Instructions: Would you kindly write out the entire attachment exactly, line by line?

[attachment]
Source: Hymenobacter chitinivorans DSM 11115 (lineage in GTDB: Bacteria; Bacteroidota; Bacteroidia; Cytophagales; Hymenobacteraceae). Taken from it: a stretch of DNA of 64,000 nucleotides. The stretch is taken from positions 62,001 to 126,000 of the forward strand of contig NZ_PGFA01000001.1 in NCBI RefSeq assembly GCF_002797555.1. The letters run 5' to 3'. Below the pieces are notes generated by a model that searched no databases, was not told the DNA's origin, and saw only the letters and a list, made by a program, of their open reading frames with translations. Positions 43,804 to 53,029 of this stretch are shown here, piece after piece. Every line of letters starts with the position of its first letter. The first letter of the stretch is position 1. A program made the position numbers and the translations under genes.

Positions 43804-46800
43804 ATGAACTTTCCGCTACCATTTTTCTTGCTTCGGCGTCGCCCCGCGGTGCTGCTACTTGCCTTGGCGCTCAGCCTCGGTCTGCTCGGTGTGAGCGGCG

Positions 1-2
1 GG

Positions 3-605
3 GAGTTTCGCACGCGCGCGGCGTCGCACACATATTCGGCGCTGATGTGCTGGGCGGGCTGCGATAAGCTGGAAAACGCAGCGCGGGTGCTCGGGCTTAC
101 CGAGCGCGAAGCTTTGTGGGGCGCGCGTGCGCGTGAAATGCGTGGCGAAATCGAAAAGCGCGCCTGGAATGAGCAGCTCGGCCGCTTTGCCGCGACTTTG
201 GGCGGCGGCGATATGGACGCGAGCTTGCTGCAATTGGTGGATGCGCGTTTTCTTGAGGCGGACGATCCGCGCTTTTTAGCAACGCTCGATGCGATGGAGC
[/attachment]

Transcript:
Source: Hymenobacter chitinivorans DSM 11115 (lineage in GTDB: Bacteria; Bacteroidota; Bacteroidia; Cytophagales; Hymenobacteraceae). Taken from it: a stretch of DNA of 64,000 nucleotides. The stretch is taken from positions 62,001 to 126,000 of the forward strand of contig NZ_PGFA01000001.1 in NCBI RefSeq assembly GCF_002797555.1. The letters run 5' to 3'. Below the pieces are notes generated by a model that searched no databases, was not told the DNA's origin, and saw only the letters and a list, made by a program, of their open reading frames with translations. Positions 43,804 to 53,029 of this stretch are shown here, piece after piece. Every line of letters starts with the position of its first letter. The first letter of the stretch is position 1. A program made the position numbers and the translations under genes.

Positions 43804-46800
43804 ATGAACTTTCCGCTACCATTTTTCTTGCTTCGGCGTCGCCCCGCGGTGCTGCTACTTGCCTTGGCGCTCAGCCTCGGTCTGCTCGGTGTGAGCGGCG

Positions 1-2
1 GG

Positions 3-605
3 GAGTTTCGCACGCGCGCGGCGTCGCACACATATTCGGCGCTGATGTGCTGGGCGGGCTGCGATAAGCTGGAAAACGCAGCGCGGGTGCTCGGGCTTAC
101 CGAGCGCGAAGCTTTGTGGGGCGCGCGTGCGCGTGAAATGCGTGGCGAAATCGAAAAGCGCGCCTGGAATGAGCAGCTCGGCCGCTTTGCCGCGACTTTG
201 GGCGGCGGCGATATGGACGCGAGCTTGCTGCAATTGGTGGATGCGCGTTTTCTTGAGGCGGACGATCCGCGCTTTTTAGCAACGCTCGATGCGATGGAGC